I can give an example, I have a Child Justice Bill that has been in the Departmental Committee on Justice and Legal Affairs. I have the Assisted Reproduction Technology Bill, on which I have appeared before the Health Committee. They have assured me that they are considering it, but it has stayed pretty long in that committee. That Bill came twice for Second Reading and was stepped down because the Committee was not ready. If the Bill process is going ahead of the committee, I think it will be fair if you let the Bill proceed so that the committee report can follow. This is so that we do not get frustrated at the committee level when we have worked so hard. The committee can put their views like every other Member if they are not ready with their reports. Having said that, I have a special request for the HBC to consider my two Bills, especially the Assisted Reproduction that is ready and has been stepped down twice when I am ready to proceed. Could they prioritise it because it is frustrating? The same thing happened in the last Parliament. Having said that, I want to comment on the second point of order as raised by Hon. Ichung’wah. He has indicated, rightfully so, that the President has not come because of COVID- 19. He is implying that because we are flattening the curve, maybe we could make special arrangements for the President to come and address both Houses. Hon. Speaker, maybe what the Ministry of Health is not telling us is that we are probably flattening the curve because testing has not increased as before and we are also not tracing anymore. I Know people that have died this week and so I am seeing more people dying as we are flattening the curve. It does not necessarily mean that less people are dying and we must be very careful. Let us not give the country an impression that all is well. We are not the ones that created COVID-19, but it is a challenge that we must live with. There might be issues that have been raised about corruption, but that does not make COVID-19 go away. We must still ensure that we protect the vulnerable. As we were considering the suggestions for the two Houses, consider also that the President can address this House virtually which is also something that we can amend. So that we do not get the people who have found new ways of abusing the President while using me as an example that because Hon. Milly abused the President, so it is fair for them to do likewise. I want to teach them that in the Opposition by the time I was going that direction, we were dealing with serious issues and not being pinched. So, I want them to be brave, if you are pinched, you do not start abusing the President and the mother. I will deal with you if I see you abusing the President and using my name as an excuse. I am here now to defend the President. I will defend him and deal with you. Stop abusing the President and his mother using me as an excuse. I will deal with them. I will move from abusing the President to abusing you.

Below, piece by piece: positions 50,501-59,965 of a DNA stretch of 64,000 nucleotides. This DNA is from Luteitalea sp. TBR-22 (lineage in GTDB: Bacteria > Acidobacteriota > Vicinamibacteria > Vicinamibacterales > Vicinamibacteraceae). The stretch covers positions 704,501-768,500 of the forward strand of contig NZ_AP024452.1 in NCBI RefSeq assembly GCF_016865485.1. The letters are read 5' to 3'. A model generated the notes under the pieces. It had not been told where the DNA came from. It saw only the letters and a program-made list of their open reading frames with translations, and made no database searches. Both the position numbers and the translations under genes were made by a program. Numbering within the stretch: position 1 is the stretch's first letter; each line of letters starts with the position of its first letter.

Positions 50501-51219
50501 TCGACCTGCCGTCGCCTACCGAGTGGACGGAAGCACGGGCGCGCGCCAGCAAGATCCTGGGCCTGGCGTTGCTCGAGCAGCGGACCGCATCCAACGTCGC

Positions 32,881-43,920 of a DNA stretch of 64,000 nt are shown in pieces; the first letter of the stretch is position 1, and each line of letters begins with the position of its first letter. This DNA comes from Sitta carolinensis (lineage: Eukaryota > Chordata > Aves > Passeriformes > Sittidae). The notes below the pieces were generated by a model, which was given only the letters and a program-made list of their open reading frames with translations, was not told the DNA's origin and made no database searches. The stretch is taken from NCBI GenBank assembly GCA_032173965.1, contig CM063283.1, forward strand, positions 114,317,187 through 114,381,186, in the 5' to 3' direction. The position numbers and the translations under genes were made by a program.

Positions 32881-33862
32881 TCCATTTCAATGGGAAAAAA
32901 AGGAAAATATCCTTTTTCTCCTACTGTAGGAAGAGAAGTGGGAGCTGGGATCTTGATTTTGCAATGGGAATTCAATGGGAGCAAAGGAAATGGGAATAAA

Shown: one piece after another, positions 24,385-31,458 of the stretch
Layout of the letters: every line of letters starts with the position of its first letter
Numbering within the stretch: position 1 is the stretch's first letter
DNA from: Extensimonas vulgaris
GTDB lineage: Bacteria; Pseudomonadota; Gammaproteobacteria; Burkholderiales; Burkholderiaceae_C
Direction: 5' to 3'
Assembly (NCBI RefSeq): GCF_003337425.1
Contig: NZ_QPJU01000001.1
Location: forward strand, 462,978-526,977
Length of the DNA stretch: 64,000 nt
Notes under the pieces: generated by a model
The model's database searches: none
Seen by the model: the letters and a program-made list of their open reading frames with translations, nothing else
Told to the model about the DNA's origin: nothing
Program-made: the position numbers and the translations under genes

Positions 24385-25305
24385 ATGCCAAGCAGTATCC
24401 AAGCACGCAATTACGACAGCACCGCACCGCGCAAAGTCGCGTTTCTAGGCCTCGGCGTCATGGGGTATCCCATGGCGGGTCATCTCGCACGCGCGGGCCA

I thank you, Hon. Speaker.
Let us just deal with the matters that are within our authority, so that I do not have to deal with those others, which may be…
Let us not deal with that. Let us hear the Member for Kiminini.
Thank you, Hon. Speaker for this opportunity. First and foremost I agree that Private Members’ Bills have been frustrated. I listened to the Leader of the Majority Party and I agree with whatever he has mentioned. Let us concentrate on committee work Tuesday mornings because Members travel. Unlike Members from Nairobi The electronic version of the Official Hansard Report is for information purposesonly. A certified version of this Report can be obtained from the Hansard Editor.
and its environs such as Kiambu, some of us come from very far. So, I agree with the HBC proposal. People travel on Mondays. Some of us admiring to go for higher offices are required to be away. We take time to travel. Indeed, what the HBC has proposed must have had some soul searching and we support committee meetings on Tuesday mornings. In the afternoon, let us have the House sitting. On Wednesdays, let us leave it out for purposes of health protocols and also for particular committees which may find it fit to sit. The BAC is very busy when it comes to the processing of Bills. So, we leave that out and go to Thursdays where Private Members’ Bills can be prioritised in the morning. Those of us who have been praying on Wednesdays, because it helps in creating quorum, we will be forced to move our prayers from Wednesdays to Thursdays. We request that the Chapel be fumigated for purposes of the protocols. We have prayers in the Chapel and at the Continental Building. We need prayers at such a time and that is why the curve is flattening. Hon. Milly mentioned something very important and I have seen it in the media, which is claims that the curve is not flattening. When it comes to sampling, irrespective of the sample size or contact tracing, the critical matter here is positivity. Whether it is a small sample size or big, positivity is constant. I am happy to note that positivity has gone down. In line with the World Health Organisation (WHO) recommendations which talk of less than five per cent, I think, we are almost there as a country in the last two weeks.